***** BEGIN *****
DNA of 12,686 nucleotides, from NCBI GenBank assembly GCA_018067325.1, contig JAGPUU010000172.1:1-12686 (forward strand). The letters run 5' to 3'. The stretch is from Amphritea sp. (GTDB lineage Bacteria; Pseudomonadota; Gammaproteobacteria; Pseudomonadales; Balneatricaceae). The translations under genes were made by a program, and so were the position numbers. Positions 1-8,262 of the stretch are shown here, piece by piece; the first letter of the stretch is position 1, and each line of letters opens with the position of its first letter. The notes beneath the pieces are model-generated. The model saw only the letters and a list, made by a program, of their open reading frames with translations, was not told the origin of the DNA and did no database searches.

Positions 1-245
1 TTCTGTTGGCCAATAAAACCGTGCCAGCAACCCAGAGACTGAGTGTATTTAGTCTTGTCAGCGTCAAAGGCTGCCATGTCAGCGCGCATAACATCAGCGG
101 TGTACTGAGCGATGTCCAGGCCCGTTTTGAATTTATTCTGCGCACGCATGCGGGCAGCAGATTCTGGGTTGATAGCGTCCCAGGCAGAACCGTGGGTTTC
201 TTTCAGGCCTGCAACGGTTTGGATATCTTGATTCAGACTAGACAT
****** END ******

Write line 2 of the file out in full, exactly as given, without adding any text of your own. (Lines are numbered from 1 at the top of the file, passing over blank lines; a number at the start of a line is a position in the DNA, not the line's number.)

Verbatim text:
Positions 1-245